These conflicting models may have arisen because previous studies recorded from random IT neurons, selected without prior knowledge of their object preference. The Tsao lab approached this question by focusing on neurons in the macaque ML face patch, presenting several combinations, arrangements, and contrasts of the known preferred object (a face) and a non-face object. Their recordings from face cells showed a remarkable result: depending on the arrangement of the stimuli—specifically, whether the faces were shown on the contralateral or ipsilateral side, with the object on the opposite side—the cells displayed different neural computations. If a face appears contralaterally and an object appears ipsilaterally, cells ignore the object—a ‘winner-take-all’ response. But if the face and object switch sides, the neural response appeared to be a weighted average of responses to the face and object, with weights dependent on the contrast between the two stimuli.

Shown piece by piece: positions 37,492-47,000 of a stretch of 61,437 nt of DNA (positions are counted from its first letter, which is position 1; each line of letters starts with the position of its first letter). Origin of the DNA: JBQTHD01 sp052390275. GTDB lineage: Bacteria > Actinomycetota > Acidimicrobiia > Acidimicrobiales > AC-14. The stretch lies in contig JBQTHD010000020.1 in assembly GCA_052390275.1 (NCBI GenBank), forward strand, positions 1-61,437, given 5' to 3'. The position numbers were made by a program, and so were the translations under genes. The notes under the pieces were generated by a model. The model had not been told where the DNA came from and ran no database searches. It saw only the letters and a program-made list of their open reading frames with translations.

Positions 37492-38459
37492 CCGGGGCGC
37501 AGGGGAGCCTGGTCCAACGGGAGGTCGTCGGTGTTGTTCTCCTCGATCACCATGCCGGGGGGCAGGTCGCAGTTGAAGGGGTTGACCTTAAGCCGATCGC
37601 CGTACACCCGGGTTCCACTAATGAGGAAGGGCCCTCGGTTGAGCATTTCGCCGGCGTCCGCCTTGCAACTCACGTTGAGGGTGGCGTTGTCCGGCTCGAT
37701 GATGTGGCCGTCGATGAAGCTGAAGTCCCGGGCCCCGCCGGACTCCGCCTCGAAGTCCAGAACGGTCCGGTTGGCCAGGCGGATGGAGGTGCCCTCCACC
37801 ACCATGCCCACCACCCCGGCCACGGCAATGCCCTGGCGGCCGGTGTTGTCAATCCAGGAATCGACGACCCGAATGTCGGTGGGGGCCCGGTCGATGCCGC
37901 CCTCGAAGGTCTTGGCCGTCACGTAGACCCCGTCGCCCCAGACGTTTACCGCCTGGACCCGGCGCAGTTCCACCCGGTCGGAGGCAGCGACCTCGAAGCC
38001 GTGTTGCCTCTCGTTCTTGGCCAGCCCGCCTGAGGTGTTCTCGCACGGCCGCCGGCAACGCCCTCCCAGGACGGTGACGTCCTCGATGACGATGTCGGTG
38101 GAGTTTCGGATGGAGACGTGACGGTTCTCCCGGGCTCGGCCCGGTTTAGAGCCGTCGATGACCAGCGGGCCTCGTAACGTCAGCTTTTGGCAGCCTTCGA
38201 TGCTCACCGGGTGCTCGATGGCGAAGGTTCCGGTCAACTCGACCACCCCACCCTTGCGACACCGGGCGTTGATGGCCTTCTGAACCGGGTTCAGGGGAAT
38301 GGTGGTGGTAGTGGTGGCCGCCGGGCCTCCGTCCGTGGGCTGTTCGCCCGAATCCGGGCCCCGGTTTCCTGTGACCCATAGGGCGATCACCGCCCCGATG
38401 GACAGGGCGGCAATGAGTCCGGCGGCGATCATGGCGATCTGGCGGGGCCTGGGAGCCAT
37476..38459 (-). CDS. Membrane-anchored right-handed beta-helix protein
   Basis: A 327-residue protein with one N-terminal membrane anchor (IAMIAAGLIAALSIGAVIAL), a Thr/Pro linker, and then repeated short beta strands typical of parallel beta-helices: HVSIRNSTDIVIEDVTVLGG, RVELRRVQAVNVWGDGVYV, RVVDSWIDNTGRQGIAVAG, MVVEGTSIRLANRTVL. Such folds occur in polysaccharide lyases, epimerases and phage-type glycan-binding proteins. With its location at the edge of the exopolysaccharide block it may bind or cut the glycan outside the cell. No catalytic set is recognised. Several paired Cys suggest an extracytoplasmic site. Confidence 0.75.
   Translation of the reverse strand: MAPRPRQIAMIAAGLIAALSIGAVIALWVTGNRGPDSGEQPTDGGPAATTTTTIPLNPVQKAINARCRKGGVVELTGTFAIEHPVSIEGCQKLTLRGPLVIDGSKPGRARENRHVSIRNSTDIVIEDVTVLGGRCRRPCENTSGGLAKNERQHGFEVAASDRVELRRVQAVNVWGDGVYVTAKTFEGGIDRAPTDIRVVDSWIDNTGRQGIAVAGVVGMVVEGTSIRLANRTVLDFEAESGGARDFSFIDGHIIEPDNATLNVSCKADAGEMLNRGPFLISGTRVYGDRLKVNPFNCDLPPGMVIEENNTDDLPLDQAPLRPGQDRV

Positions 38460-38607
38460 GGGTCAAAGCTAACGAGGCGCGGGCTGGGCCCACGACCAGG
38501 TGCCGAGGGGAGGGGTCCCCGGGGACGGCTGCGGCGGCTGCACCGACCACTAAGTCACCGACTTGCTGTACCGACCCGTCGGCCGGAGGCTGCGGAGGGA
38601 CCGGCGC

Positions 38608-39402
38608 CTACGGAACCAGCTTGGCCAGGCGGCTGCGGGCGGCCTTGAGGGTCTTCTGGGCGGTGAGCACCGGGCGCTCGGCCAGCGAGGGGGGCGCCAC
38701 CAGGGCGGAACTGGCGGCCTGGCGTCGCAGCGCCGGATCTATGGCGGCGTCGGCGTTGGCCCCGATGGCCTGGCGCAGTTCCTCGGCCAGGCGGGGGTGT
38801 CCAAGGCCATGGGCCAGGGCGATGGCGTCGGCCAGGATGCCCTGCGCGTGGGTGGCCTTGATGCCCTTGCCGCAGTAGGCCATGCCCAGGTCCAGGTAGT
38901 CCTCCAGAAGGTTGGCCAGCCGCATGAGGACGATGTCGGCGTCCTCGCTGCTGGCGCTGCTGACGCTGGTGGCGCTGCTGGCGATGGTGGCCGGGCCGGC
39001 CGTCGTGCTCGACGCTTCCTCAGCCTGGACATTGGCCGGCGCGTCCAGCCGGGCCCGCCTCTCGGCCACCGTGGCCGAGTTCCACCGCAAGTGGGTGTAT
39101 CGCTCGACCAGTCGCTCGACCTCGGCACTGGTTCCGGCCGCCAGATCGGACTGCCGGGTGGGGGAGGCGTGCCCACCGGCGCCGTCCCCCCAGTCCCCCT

The investigators also recorded face cells while presenting two faces to the macaque. The Tsao lab has developed a routine for quantifying face stimuli by using a face database to distill realistic variation between faces into 6 dimensions. This provides a way to both generate sets of face stimuli that evenly cover the space of natural variation and numerically describe the tuning of face cells to particular types of faces. As expected from their previous work on face cells, the face cells exhibited tuning to particular dimensions of face variation; this tuning was consistent between faces presented on the contralateral and ipsilateral sides. However, they were surprised to see that when two faces were presented together, cells exhibited a ‘contralateral-take-all’ response, where tuning to the contralateral face was unchanged and absent for the ipsilateral face.